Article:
Sea of Stars has been turning heads since it was first revealed, and for justifiable reasons. Stellar pixel art aside, the music of this title is composed by the legendary Yasunori Mitsuda, who many will know from the Chrono and Xeno franchises, as well as more niche hits like Stella Glow. And if those traits weren’t enough, the combat takes notes from classics, like Super Mario RPG, with its timing-based attacks and defenses in turn-based contexts. As a result, I’ve possessed lofty expectations for Sea of Stars for years, and this recently released demo on the Switch eShop has only solidified my hopes.
The Sea of Stars demo primarily focuses on gameplay mechanics rather than story. During the hour or so spent with the game, I was able to experience combat, exploration, and fishing, gotta have fishing. Granted, there are some narrative moments, but this isn’t a place for character-building as much of it provides the surface-level basis without divulging the cast’s individual backgrounds and conflicts.
Still, the personalities of three playable characters are on display so we get a brief taste of what to expect ahead of the full adventure. Valere, for instance, appears to have a stoic front, while Garl is quite carefree and doesn’t seem to take things personally.
Moving on, the demo houses a partially obstructed area of town players can explore, and despite the full area not being available, there are some rewarding pathways and treasures to find if one takes the time to inspect the map, including a hidden shop. Additionally, the NPCs are aplenty, so the whole locale is pretty homely. Then, the world map is teased, and aside from my wishing for swifter movement, it looks brilliant, with the sleeping dragon in the top left being quite standout.
The world map leads to two areas aside from the town, a fishing spot and the dungeon required for the story. As someone who loves fishing in video games, I wasted no time making my way to the water. Fishing took me some time to fully understand, but once I did, it became addicting. After throwing the lure and hook, a fish latches on immediately if they’re in the vicinity, and the reeling occurs. However, the actual reeling must only be done while the struggling fish is in the range of the glowing zone. Trying to reel when the fish is outside that zone will break the line more quickly than usual, emphasizing timing.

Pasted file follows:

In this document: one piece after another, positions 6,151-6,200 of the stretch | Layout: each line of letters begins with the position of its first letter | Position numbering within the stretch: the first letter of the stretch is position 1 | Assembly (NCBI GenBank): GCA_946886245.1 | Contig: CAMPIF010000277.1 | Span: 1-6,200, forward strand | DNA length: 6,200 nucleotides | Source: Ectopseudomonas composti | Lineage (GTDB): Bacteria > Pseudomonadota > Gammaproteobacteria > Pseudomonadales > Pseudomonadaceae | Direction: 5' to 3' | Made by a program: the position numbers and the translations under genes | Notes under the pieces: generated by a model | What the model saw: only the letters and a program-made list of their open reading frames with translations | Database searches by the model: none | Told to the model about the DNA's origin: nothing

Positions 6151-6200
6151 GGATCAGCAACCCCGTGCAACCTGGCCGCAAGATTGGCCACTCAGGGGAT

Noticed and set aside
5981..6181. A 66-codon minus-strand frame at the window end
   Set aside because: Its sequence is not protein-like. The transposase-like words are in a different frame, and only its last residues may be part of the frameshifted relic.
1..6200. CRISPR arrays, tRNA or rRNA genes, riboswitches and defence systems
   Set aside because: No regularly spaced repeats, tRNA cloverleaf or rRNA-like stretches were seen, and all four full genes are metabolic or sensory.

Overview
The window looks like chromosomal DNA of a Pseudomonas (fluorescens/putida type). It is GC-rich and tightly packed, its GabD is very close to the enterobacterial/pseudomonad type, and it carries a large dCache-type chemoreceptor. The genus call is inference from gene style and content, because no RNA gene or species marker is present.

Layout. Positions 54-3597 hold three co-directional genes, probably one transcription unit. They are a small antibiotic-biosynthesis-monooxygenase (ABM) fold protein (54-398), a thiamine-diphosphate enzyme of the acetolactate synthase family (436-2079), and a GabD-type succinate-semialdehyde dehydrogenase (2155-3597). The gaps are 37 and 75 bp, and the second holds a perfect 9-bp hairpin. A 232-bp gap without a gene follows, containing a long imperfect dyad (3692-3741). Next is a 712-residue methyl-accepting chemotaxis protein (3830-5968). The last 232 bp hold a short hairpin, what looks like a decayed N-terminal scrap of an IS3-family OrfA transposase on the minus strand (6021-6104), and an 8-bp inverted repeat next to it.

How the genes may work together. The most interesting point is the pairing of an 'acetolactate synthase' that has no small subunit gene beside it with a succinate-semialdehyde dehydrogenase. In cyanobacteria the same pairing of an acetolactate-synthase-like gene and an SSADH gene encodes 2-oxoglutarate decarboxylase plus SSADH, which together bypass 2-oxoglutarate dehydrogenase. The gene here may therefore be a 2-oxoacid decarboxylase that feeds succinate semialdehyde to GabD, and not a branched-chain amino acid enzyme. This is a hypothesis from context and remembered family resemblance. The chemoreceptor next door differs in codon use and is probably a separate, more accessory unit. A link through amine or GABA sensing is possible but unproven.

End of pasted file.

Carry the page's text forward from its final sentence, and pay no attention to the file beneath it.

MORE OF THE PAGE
Further, the dungeon left me impressed. It contains simple yet effective puzzle designs, utilizing familiar elements, such as block pushing and color combinations, always feeling perfectly paced. And those who think out of the box can also find a few optional rooms with substantial rewards and challenges, notably valuable equipment. Finally, combat is where I had the most significant learning curve. As stated before, these turn-based bouts feature the ability to time one’s attacks and defensive maneuvers to enhance their efficacy.
The game doesn’t make it clear if your timing is correct, so I was confused for a bit, though distinct audio cues and animations will clue you in. Once I noticed these subtle design choices, I had no difficulty spotting the success or failure of my inputs, yet I do wish it was a tad clearer simply so beginner players could be aware without dealing with a potential guessing game. However, the character attributes and skills all coalesce in brilliant ways across each encounter.
To elaborate, select skills require unique button prompts to trigger, and enemies will occasionally have locks presenting the affinities they must be struck with for their defenses to falter. Knowing how to properly balance your party’s resources and items is required when going on the offense. Other elements, including the Boost function for greater attack power and the Combo gauges to enable special attacks, add spice to keep everything consistently fresh.
Thankfully, the demo’s boss will demand a certain level of parsed mastery of these mechanics, providing an immensely rewarding endeavor. Simply put, the more I played, the more hooked I became; Sabotage Studio has truly crafted a masterful combat system here that I can’t wait to experience more of.
I’ve said all that I need to say about Sea of Stars. It’s like it gave me a pile of those scrumptious Red Lobster biscuits and left right before I could devour my entree. Make no mistake, Sabotage Studio, I will be eagerly awaiting your full course on August 2023.
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